Monday, June 13, 2011

Review: Hurricane Song

Hurricane Song
By Paul Volponi
Published 2008 by Viking Juvenile

I had never really even heard of this author until I discovered he would be in attendance at the ALA conference this year. I was pretty reluctant to read his books - I looked over them and didn't see anything that really captured my attention. But then I found this one - about Hurricane Katrina and its aftermath - and it seemed like the obvious choice (since the conference will be in New Orleans this year). After finishing the book, I still can't say it was really my cup of tea but I do recognize that it was a well-written and powerful novel.

Volponi tells the story of Katrina through Miles, who has just relocated to New Orleans from Chicago. He is partly escaping from his mother and her new family and partly hoping to forge a better relationship with his dad, a jazz musician whose appearances in Miles' life have been scattered where his gigs lie. But Miles doesn't get much of a chance to establish a new life in New Orleans - it's the end of August 2005 and THE storm is about to hit.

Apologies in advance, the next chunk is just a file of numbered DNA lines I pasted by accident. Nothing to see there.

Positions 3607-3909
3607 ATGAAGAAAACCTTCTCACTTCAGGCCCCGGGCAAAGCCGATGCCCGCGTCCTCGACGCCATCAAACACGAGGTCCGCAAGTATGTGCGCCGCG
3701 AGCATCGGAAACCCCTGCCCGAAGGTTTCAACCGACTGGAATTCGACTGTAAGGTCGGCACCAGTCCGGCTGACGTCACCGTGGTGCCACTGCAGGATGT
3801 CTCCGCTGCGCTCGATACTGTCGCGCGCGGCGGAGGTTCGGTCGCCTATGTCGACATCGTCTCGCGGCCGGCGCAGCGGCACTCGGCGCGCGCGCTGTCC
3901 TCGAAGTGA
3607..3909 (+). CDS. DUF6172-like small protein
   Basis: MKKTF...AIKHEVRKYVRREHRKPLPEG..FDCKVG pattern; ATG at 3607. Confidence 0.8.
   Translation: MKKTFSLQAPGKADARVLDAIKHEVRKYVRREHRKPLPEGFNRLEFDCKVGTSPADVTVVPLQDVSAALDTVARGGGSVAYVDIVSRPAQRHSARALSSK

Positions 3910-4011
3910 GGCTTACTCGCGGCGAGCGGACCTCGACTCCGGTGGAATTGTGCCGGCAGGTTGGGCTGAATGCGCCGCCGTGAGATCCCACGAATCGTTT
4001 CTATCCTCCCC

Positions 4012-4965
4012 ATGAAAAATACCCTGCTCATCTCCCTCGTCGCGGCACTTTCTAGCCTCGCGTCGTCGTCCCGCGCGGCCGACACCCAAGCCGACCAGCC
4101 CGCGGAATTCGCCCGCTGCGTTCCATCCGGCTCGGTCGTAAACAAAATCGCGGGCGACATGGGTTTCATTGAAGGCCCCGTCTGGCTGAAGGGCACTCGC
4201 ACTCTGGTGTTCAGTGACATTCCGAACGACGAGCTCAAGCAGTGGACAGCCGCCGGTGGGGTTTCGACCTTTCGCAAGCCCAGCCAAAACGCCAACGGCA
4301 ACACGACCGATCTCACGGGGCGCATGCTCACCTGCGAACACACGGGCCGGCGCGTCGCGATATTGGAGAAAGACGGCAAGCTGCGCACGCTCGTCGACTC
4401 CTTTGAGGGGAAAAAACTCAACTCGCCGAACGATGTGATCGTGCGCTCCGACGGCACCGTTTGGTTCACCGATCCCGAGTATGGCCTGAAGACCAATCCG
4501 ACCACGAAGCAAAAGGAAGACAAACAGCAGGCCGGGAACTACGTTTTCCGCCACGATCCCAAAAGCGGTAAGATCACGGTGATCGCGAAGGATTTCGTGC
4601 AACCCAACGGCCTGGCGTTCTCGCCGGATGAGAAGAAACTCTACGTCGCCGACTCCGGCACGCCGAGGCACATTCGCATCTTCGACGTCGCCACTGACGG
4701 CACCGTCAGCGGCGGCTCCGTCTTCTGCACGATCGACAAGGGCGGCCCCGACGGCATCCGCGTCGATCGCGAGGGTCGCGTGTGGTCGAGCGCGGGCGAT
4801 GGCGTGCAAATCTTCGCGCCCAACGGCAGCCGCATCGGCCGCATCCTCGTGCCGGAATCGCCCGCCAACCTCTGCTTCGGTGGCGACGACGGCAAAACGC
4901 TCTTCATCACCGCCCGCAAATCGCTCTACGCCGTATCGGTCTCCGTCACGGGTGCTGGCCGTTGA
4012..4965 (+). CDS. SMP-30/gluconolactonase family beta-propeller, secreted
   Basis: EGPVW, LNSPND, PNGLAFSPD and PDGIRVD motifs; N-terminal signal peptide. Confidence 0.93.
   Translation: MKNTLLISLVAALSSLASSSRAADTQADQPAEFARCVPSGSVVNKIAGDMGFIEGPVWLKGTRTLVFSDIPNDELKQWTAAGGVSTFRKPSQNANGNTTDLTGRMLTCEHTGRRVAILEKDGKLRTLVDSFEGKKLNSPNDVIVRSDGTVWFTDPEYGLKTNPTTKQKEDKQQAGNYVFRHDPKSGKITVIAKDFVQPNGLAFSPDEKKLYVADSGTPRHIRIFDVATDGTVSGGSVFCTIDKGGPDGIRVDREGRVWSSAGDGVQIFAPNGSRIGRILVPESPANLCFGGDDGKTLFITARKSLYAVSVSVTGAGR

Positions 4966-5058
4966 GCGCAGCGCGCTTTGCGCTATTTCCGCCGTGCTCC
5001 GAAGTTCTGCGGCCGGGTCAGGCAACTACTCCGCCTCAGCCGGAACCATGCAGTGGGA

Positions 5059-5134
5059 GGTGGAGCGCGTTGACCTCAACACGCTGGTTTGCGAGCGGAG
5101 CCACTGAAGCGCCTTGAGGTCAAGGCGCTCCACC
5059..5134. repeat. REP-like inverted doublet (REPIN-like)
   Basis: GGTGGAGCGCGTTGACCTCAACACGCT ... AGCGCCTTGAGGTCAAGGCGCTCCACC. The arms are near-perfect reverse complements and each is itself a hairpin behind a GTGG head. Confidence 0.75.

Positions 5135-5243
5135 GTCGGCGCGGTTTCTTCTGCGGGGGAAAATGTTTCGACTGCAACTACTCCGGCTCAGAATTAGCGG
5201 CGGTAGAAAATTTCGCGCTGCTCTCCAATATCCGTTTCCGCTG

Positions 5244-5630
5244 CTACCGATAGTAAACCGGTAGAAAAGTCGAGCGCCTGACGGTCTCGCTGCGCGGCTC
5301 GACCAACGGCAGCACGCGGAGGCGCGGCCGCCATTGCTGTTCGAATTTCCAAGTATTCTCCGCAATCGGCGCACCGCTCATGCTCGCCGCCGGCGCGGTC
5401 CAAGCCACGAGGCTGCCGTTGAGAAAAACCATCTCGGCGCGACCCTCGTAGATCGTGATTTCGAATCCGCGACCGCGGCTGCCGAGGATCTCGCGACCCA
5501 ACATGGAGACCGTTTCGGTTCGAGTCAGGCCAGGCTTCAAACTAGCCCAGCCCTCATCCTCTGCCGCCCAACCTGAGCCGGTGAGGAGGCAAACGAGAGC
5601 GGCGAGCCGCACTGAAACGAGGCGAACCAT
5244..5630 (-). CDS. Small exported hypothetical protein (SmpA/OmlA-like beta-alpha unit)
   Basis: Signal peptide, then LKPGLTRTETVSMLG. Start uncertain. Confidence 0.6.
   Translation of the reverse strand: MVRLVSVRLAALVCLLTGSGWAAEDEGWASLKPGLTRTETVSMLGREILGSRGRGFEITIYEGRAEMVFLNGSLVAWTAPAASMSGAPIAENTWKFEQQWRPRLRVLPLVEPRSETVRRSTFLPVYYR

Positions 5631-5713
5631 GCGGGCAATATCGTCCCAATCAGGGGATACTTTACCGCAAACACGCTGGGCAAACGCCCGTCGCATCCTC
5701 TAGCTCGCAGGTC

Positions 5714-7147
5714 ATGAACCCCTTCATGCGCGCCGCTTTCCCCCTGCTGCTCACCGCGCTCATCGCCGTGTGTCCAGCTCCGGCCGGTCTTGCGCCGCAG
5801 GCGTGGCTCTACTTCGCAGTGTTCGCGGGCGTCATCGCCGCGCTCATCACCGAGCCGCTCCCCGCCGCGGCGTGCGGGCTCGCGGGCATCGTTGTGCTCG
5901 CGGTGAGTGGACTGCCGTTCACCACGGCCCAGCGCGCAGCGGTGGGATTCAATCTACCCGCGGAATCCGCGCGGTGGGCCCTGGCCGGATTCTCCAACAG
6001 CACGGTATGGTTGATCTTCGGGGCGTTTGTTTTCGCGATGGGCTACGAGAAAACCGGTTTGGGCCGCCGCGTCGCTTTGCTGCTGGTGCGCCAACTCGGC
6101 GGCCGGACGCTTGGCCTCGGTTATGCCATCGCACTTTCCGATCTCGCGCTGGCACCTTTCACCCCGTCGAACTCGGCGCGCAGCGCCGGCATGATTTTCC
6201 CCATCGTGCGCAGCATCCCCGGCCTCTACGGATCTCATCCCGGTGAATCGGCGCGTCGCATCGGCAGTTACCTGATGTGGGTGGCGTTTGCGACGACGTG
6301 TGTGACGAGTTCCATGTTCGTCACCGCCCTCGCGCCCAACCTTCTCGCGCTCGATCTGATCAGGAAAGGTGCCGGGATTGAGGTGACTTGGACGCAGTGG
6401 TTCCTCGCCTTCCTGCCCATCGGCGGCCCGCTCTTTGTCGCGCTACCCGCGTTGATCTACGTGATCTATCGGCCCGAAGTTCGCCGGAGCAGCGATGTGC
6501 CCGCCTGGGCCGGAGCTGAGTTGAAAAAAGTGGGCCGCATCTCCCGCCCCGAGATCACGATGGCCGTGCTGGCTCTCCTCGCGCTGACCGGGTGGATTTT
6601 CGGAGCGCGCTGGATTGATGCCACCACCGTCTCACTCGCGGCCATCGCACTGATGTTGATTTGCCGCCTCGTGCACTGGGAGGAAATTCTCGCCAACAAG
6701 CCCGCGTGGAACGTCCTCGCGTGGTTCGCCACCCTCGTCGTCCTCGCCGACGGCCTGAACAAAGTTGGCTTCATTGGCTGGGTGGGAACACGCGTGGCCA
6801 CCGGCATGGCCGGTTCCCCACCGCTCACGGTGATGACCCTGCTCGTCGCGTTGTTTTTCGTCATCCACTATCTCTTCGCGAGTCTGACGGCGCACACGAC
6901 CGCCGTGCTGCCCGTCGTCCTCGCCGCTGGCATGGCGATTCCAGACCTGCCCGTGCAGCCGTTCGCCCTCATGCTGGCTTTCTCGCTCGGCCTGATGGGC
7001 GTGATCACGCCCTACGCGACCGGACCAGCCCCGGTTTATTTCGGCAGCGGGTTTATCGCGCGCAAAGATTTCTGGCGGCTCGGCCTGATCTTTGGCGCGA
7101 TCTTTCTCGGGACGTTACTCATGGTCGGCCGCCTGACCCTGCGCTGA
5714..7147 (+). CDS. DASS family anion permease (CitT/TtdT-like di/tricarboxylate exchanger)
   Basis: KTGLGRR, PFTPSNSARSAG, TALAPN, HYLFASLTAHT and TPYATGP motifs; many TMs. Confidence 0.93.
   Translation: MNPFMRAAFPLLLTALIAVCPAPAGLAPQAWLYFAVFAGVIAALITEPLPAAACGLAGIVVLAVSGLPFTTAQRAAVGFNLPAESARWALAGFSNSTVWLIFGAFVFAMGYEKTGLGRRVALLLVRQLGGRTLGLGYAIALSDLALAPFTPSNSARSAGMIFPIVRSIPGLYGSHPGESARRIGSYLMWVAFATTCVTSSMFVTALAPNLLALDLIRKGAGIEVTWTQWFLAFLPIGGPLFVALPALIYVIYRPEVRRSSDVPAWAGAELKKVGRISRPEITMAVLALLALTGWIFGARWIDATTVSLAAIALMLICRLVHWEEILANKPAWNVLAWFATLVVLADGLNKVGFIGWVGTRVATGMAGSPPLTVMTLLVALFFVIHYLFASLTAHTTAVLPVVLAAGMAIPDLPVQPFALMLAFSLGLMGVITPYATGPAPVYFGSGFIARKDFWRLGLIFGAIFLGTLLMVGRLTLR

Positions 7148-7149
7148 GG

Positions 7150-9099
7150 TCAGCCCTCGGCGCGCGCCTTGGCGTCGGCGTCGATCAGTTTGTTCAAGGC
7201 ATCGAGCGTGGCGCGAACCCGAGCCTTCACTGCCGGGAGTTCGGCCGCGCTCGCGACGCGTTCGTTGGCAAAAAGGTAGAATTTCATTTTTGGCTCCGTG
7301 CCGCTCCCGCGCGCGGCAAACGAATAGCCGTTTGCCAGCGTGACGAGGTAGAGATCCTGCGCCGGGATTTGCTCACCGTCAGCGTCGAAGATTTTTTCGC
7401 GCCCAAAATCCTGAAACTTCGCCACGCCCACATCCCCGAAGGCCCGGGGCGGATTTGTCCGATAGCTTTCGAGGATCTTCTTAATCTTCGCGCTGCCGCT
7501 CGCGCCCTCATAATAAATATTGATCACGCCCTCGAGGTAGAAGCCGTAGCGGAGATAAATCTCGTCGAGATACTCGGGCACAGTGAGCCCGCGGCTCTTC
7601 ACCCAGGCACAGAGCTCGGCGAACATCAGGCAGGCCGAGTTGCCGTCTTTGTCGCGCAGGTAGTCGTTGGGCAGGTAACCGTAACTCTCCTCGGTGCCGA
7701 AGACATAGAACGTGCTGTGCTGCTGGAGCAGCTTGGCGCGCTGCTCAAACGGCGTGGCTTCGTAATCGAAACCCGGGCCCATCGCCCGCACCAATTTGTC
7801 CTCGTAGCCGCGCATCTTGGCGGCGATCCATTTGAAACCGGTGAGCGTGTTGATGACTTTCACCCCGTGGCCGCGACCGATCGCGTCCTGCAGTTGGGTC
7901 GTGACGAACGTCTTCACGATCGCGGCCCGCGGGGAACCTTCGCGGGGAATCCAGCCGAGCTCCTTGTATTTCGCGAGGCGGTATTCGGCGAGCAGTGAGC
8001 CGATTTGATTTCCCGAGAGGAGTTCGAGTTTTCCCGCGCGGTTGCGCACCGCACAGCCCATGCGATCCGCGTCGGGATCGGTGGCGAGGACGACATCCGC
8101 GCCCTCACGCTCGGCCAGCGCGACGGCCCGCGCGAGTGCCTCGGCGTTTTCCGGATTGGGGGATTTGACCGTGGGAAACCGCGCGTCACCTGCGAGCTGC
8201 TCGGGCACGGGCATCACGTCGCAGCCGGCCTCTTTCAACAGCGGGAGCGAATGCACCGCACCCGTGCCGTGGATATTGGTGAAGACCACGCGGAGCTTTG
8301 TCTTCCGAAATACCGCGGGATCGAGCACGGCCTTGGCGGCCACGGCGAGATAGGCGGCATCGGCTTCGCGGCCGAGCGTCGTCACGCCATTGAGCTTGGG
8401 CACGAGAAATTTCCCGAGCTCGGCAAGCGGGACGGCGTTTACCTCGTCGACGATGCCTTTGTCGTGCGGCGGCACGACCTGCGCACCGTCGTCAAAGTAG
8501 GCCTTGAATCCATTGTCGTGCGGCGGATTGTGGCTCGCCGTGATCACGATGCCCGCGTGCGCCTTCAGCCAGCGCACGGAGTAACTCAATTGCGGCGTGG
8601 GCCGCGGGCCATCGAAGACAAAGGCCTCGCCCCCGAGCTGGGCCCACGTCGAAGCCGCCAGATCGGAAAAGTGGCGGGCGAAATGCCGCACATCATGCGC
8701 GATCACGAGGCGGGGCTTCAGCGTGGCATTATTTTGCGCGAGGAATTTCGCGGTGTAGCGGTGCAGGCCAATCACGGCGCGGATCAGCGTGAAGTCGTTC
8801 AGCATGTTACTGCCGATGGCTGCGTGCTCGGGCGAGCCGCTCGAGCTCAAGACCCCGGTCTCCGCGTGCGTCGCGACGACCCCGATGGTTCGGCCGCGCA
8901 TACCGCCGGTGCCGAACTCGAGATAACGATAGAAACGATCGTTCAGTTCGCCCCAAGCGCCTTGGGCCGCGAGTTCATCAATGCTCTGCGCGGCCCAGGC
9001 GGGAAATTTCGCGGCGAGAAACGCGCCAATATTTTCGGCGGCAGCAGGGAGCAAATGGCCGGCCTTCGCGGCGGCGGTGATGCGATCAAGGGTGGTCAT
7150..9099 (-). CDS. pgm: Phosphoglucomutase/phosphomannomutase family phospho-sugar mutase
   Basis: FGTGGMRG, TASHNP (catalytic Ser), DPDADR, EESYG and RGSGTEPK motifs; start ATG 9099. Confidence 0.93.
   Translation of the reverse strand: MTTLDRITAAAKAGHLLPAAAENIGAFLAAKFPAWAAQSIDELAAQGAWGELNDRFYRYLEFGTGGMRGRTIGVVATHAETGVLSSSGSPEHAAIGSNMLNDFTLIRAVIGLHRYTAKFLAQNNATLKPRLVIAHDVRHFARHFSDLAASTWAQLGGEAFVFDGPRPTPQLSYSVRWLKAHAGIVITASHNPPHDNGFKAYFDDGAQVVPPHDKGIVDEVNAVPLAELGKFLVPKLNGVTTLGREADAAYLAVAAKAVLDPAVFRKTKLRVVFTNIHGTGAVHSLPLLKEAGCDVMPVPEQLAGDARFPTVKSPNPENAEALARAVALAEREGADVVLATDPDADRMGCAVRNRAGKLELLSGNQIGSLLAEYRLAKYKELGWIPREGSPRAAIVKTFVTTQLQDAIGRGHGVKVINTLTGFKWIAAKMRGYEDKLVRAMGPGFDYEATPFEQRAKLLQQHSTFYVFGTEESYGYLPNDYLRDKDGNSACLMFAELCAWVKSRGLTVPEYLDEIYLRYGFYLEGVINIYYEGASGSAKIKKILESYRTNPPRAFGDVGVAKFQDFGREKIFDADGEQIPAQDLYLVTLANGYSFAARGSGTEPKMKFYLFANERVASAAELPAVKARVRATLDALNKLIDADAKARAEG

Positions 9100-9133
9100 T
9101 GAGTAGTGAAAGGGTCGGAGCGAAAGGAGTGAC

Volponi does a great job bringing readers into the horror that was Katrina. Miles' story takes him to the Superdome. I don't know what kind of research Volponi did for this story but it's very visceral. If these are the things that actually happened, Katrina is more of a horror story than I even realized. The plot turns are just brutal, but they help Miles grow and figure out who he will be and how his relationship with his father will turn out. While I had a hard time relating to Miles' circumstances, I was moved by his journey. This book packs an emotional punch - it's little more than one hundred pages. It's clear to me from this foray into Volponi's novels that he knows how to write and how to get to the heart of the story without mincing words. His talent is apparent.

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